I have long predicted that eventually we will fall out of love with digital technology, and then live music will seem like a blessed relief. We have to rediscover just how miraculous the sound of a live performance is…something precious and remarkable. But when there is so much music everywhere, it is easy to forget that live music is something astonishing and unlikely. Professional musicians can forget that too, because making music can so easily become a matter of routine.

    You cannot blame orchestras for the wider social problems that confront them. It is really tough to manage an orchestra and juggle the interests of all the stake-holders alongside the media scrutiny and constant hunger for hype. We have consumerised classical music , under the pressures of high expectations and having to compete with other leisure activities. This has undermined the cultural value of the genre, making it little more than brand to me marketed, like all others. But like all market-phenomena, there is a danger of saturation, tiring the consumer, overwhelming them with choice, being caught up in the cycles of boom and bust that attend most businesses. It does parallel what happened to retail banks – who went from being solid, reliable institutions to casino gamblers and opportunists. And why? Because competition got out of hand, and this justifies every betrayal of the wider social interest and the personal relationship with the customer. Orchestras have not done that, but they have been sucked into the same competitive mentality and the same kind of mass-market communication.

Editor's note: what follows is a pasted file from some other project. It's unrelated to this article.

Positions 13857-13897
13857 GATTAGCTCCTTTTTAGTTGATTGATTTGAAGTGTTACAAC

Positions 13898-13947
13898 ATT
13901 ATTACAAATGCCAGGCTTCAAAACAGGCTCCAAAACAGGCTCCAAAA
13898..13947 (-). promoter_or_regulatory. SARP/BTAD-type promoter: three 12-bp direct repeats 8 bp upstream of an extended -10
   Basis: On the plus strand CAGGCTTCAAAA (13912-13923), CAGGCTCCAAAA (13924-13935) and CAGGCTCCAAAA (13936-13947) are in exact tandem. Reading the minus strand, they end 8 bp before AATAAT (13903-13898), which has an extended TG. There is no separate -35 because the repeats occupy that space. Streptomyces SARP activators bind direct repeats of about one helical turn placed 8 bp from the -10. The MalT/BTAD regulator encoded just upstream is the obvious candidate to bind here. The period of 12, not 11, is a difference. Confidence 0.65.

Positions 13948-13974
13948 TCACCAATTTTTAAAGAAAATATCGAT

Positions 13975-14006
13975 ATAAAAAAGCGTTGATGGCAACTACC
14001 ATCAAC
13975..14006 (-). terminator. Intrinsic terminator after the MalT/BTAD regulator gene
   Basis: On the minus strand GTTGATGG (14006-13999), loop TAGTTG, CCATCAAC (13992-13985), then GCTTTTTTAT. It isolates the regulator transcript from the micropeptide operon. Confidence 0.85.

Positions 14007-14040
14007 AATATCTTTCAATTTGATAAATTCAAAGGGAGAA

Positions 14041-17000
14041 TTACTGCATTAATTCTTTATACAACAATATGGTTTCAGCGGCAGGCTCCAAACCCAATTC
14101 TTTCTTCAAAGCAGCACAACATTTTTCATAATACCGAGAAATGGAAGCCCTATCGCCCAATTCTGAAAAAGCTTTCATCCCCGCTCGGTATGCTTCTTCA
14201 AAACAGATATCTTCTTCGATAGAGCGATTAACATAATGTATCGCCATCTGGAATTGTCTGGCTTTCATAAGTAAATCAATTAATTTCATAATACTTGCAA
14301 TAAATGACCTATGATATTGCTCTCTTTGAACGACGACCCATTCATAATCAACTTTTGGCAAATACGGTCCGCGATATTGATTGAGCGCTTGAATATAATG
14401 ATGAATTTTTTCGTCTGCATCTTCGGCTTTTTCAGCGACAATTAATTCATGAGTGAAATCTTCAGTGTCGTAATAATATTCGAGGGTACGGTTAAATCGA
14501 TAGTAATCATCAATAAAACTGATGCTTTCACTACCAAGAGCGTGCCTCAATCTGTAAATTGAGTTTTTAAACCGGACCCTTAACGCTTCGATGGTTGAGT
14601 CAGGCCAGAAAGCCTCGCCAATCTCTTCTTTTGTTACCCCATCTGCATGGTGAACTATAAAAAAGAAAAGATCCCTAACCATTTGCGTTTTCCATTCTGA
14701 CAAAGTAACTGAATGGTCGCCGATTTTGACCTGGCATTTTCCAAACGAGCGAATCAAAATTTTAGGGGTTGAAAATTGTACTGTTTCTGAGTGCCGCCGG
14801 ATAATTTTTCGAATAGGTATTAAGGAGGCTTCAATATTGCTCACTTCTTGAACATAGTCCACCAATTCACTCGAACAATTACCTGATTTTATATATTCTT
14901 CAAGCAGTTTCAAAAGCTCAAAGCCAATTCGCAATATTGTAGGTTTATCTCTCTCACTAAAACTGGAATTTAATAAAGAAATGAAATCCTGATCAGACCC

We need a more human culture generally – and then music would find its proper place as nourishment for the soul. We have somehow turned music into an Olympic sporting event with its superheroes and gold-medal touting stars, all of which seems so far away from why most of us came into music and why music matters. Leave competing to the sports people, and leave soul nourishment to the musicians. And Western culture badly needs some of that!